Elementary, Parenting, Pregnancy & Baby

Fighting Siblings And Pushy Toddlers


Written by Jeanne Martin



Q: My kids—five and seven—argue all the time. Any tips on how I should handle this?


A: Let me start off by giving you a little hope: First, it’s not your fault and you’re not alone. All siblings bicker … maybe to varying degrees, but they all fight. There is a reason why they bicker like they do and that reason is this: other people are just annoying. Especially other people who live in your house. (You need only look over at your spouse as evidence of this.)


The second piece of good news is that you will forget all of this by the time you have grandchildren. My mother is convinced that my brother and sisters and I “hardly ever argued.” Which of course is completely false, evidenced by the barely visible, rectangular scar on my leg the exact dimensions of a metal Hot Wheels car. (But good for her in her happy memory bubble, right?)


The not-so-good news is that the bickering and arguing may last well into their high school years. Cause let’s face it, they’re bugging each other now … throw hormones into the mix and you’re looking at Three-Mile Island. So what you need are some strategies on getting them to want to be together. And if there’s one thing we’ve learned from Al Qaida, it’s that nothing brings two feuding sides together like a common enemy. Namely, you.


Here’s what works best for me: When I have had enough, I just have myself a nice, cleansing little flip out and put them both outside in the heat of summer with some tsk-tsk like, “If you are going to act like animals, I am going to treat you like animals! Out!” (Never mind that as I say this, the Chihuahua is on my bed and all four cats are sleeping in random cuddle spots about the house.) Don’t worry, they won’t be out there long before they will have banned together to plot their revenge against their evil dictator.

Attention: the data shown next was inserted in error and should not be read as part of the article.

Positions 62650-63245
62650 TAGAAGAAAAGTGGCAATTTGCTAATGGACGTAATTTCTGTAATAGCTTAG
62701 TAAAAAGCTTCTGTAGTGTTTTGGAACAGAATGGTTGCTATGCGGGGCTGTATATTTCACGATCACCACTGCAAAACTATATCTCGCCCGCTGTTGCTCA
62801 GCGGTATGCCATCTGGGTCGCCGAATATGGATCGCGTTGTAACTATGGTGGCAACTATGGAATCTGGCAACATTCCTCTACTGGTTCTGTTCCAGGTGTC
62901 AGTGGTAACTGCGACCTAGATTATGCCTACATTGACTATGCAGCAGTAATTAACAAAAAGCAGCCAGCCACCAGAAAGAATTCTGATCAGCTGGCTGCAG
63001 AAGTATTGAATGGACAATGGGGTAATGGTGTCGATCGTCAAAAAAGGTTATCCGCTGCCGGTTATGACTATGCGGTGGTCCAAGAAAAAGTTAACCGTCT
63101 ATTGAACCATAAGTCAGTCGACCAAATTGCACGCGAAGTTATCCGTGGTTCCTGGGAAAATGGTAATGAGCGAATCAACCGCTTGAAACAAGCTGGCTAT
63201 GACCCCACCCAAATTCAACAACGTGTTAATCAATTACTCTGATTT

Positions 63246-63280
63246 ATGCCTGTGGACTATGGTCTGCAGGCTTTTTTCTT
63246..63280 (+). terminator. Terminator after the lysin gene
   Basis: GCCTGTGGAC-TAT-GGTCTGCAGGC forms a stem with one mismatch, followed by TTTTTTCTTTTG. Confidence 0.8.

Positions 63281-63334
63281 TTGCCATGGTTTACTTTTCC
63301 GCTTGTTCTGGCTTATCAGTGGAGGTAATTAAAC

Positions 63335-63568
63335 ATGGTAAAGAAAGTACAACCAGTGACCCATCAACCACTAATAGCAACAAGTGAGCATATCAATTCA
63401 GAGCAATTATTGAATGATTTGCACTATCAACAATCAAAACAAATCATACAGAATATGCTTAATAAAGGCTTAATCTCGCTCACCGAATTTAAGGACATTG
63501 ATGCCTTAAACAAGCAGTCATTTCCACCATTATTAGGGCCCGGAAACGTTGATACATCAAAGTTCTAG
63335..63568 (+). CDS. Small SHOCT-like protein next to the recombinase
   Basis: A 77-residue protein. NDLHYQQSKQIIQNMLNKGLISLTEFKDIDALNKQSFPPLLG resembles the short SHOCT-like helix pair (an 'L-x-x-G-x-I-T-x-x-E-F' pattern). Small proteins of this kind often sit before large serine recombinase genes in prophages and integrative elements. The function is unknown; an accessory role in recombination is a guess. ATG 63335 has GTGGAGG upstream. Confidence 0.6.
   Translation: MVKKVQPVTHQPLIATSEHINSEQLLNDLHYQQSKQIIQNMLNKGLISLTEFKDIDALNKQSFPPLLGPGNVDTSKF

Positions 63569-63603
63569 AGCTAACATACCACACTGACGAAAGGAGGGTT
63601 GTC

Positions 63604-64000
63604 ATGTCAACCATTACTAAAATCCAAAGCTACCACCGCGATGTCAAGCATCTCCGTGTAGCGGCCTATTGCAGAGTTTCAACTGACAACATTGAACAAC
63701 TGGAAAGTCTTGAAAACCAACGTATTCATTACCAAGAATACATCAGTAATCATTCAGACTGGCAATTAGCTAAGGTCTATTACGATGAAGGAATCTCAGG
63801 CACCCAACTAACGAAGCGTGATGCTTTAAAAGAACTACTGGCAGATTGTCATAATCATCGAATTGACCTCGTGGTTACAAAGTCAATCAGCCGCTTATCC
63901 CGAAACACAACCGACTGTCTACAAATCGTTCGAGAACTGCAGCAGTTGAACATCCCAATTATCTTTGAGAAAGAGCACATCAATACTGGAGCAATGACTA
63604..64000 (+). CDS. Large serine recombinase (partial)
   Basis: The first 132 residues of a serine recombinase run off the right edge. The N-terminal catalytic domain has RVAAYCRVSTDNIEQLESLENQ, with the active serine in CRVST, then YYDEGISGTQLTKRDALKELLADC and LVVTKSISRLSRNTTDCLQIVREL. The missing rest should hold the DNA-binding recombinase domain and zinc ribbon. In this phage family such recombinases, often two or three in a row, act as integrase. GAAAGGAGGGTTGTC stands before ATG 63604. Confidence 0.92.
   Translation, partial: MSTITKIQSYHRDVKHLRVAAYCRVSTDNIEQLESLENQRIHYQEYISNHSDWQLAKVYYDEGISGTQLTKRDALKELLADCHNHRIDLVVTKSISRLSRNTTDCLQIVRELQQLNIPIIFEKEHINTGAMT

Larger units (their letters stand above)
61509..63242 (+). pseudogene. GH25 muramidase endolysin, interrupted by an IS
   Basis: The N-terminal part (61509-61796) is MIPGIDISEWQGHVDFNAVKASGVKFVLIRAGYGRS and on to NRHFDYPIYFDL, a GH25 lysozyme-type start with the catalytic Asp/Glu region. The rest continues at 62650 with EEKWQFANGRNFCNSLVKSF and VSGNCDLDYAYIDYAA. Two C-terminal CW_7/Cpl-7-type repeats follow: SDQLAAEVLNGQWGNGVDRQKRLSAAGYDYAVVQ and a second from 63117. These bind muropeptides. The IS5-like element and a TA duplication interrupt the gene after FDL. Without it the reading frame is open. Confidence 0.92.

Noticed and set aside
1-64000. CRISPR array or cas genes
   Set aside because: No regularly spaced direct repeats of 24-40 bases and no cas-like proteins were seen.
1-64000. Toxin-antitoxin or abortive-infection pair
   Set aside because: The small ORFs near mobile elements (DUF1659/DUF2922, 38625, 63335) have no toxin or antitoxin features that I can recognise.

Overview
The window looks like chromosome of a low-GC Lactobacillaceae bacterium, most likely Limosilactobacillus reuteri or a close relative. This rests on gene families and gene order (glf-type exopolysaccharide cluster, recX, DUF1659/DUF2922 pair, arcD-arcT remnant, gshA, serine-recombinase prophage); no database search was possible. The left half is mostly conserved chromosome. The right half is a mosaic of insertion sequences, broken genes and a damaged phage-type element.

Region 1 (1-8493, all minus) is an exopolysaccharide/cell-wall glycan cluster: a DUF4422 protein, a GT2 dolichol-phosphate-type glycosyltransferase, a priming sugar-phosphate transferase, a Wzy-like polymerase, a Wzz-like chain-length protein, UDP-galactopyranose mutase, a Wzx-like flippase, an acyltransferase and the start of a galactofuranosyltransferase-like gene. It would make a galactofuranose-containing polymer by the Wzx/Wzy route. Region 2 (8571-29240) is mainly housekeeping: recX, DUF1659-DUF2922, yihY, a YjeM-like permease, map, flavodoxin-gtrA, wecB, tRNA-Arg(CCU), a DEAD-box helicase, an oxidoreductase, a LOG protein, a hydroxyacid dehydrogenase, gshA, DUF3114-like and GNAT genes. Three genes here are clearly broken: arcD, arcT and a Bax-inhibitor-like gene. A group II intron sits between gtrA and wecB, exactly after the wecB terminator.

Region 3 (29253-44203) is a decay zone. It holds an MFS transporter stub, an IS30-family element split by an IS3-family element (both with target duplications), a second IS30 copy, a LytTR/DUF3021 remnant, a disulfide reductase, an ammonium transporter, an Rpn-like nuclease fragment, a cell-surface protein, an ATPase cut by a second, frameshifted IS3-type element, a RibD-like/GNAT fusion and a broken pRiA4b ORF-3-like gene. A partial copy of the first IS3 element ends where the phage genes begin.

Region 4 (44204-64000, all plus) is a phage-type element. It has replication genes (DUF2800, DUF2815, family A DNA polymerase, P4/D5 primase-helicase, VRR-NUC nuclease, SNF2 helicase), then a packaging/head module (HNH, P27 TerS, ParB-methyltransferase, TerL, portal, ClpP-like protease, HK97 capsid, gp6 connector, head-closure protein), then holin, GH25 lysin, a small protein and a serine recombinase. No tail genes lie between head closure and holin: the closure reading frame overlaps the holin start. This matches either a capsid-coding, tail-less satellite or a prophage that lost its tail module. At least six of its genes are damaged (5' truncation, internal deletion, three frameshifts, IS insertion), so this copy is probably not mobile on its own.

If this  doesn’t work, or it is not above 110 degrees, give them a really crappy job to complete. Together. They’ll be ugly to each other at first but before you can say, “sparkling clean litter box” they’ll be more angry at you than at each other. And after a few rounds of hosing out the garbage cans, playing Legos together, even though they irk each other, sounds like a whole lot more fun.

Q: My two-and-a-half year old has started to push kids out of her way to get to things (toys, the slide, etc). How do I get her to mind her manners?


A: This “rushing to get there” behavior has more than likely resulted from one of two things: either your sweet baby girl has attended the final Saturday of Jazz Fest, or she has been hanging out with other children.


Toddlers tend to come in the more rough-and-tumblin’ variety than their younger counterparts and generally have very little patience (much like their fathers). In order to get to their next task faster, they will shove, chop and mow their way through, especially if they were to stumble across something as delicious as your iPhone or a shiny new pair of garden shears.


Now don’t get me wrong, I’m sure that there are lots of patient two year olds out there… I just haven’t seen, met, or ever heard of one. (Sleeping two year olds do not count.) Both little boys and little girls at this age are just in a hurry. They are very busy little people disturbing sleeping animals, unpacking cupboards and rearranging the furniture. Whatever the task, they just feel like they need to get to the next thing, like, yesterday! It is a rare sight indeed when you see a little toddler lagging behind their parents … what we usually see is a frantic father trying to catch up with his toddler ninja who is skipping through the mall shedding clothes faster than Pamela Anderson.


So as to manners, this is a toughie. She probably isn’t trying to be mean, she’s just not waiting behind some slow-poke when that gleaming slide is just SITTING there begging to be ridden. Try to get her to slow down a bit. Take it down a notch by acting out how it feels to be shoved aside when she is waiting for something. Be dramatic.


Better yet, point out another obnoxiously out-of-control little one that is exhibiting that type of behavior, so she can see what she looks like to others when she is over pushy. But try to do this in a calm state of mind. Channel Yoko Ono, use your practiced yoga techniques and speak to her as serenely as possible while explaining to her the important issues here: waiting her turn in line, other people’s personal space and why in Heaven’s name Ryan Seacrest is a celebrity (cause really mom, none of us understand that).


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